"Nova" #26 continues what this series does best: tell the story of a young superhero still learning the ropes. In this case, it's a follow-up to Nova's time in the "Axis" tie-ins, where Nova told the temporarily-good Carnage his secret identity. Now that "Axis" is over and everyone's reverted to normal, of course, Gerry Duggan, John Timms, Roberto Poggi and David Curiel showg us why this was a very bad idea indeed.
Ignoring for the moment that I'm not entirely sure how this storyline fits into the conclusion of "Axis" (and Carnage's fate in it), this storyline takes what could have been a slightly pointless tie-in and makes it an integral part of the series. Sam's telling Carnage his real identity was a big mistake, and one that he's now having to try and fix rather than having magically undone for him. That's part of why "Nova" in general is fun; when Sam screws up, it's his own responsibility to fix things once more.
With Nova's helmet still damaged and unreliable, it's also good that Sam has to use his wits as much as anything else to stop Carnage. His attempts to deflect the super-villain are entertaining, and it's as humorous as it is clever as Sam spins story after story to try and shake Carnage off of his trail. I also appreciate that he's pulling in his mother to help try and fix the problem; his relationship with his mother has always been a core part of the series, and I like that they've gotten to the point where she can play a part in his superhero life while still being first and foremost his mother who worries about him.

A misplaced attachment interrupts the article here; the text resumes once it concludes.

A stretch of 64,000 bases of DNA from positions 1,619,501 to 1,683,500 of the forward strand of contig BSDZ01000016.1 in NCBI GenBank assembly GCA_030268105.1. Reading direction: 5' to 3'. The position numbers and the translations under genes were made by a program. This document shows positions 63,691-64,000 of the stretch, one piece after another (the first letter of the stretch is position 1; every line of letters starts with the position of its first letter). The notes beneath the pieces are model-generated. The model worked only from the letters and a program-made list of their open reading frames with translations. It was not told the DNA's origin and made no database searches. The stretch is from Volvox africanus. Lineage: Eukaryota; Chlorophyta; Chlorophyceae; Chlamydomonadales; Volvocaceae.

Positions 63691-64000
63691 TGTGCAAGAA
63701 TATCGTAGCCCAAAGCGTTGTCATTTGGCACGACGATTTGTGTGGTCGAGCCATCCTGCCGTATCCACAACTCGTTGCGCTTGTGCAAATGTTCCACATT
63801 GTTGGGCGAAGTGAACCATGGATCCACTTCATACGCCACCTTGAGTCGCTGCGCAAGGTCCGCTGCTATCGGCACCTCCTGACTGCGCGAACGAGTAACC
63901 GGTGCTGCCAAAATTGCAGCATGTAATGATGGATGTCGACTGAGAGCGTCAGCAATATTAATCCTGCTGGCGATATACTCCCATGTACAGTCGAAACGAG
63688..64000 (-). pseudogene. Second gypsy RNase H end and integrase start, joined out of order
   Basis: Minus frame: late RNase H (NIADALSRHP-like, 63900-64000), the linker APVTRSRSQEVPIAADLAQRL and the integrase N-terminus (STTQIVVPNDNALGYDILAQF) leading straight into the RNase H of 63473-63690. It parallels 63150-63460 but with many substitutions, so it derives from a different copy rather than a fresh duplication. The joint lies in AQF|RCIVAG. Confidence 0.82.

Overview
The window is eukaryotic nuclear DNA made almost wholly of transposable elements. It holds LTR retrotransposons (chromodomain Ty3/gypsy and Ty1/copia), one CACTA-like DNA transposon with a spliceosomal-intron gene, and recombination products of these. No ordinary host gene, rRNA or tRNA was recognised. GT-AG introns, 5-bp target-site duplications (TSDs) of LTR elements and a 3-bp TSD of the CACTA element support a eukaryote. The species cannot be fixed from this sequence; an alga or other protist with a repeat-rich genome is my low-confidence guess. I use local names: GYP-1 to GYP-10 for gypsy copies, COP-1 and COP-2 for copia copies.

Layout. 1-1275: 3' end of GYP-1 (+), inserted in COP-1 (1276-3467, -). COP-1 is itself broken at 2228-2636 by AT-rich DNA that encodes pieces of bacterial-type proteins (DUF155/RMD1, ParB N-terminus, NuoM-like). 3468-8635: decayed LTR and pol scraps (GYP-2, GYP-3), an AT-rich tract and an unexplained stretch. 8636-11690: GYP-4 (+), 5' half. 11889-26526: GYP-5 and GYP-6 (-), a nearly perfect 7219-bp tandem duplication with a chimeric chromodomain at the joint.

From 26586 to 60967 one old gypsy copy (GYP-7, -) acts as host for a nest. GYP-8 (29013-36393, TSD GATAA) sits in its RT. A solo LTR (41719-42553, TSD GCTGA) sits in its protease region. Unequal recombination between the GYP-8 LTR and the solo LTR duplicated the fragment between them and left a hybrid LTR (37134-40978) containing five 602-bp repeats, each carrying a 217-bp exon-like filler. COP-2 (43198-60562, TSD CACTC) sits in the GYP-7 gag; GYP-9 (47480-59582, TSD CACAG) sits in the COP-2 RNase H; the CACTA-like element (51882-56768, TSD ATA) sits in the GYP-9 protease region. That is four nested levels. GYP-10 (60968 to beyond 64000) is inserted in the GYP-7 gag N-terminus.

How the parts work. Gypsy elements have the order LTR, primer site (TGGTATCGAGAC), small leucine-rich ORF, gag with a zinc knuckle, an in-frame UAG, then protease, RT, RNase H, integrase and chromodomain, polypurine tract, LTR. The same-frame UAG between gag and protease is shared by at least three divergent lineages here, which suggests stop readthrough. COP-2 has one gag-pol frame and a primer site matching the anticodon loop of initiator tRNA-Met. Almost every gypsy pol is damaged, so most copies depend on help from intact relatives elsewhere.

Timms and Poggi step in this month on art duties (alongside regular colorist Curiel), and it's good. It's in the same clean style that David Baldeon normally draws the comic in (as well as Ed McGuiness before him), and moments like the Nova helmet gathering dust are drawn quite effectively. Timms does draw Nova looking a little taller and more developed than we normally get with Sam and, honestly, that's a tiny bit jarring if only because he's always been depicted shorter and with a slim frame. Here, especially when he's entering the apartment to tell his mother about Carnage or the school at the end, he looks less like a kid and much more like a man.
In many ways, "Nova" #26 reminds me of the early days of "Amazing Spider-Man," where Peter Parker would learn from his mistakes and continue to become a more confident and capable hero. Two years in, "Nova" is still a solid and enjoyable comic.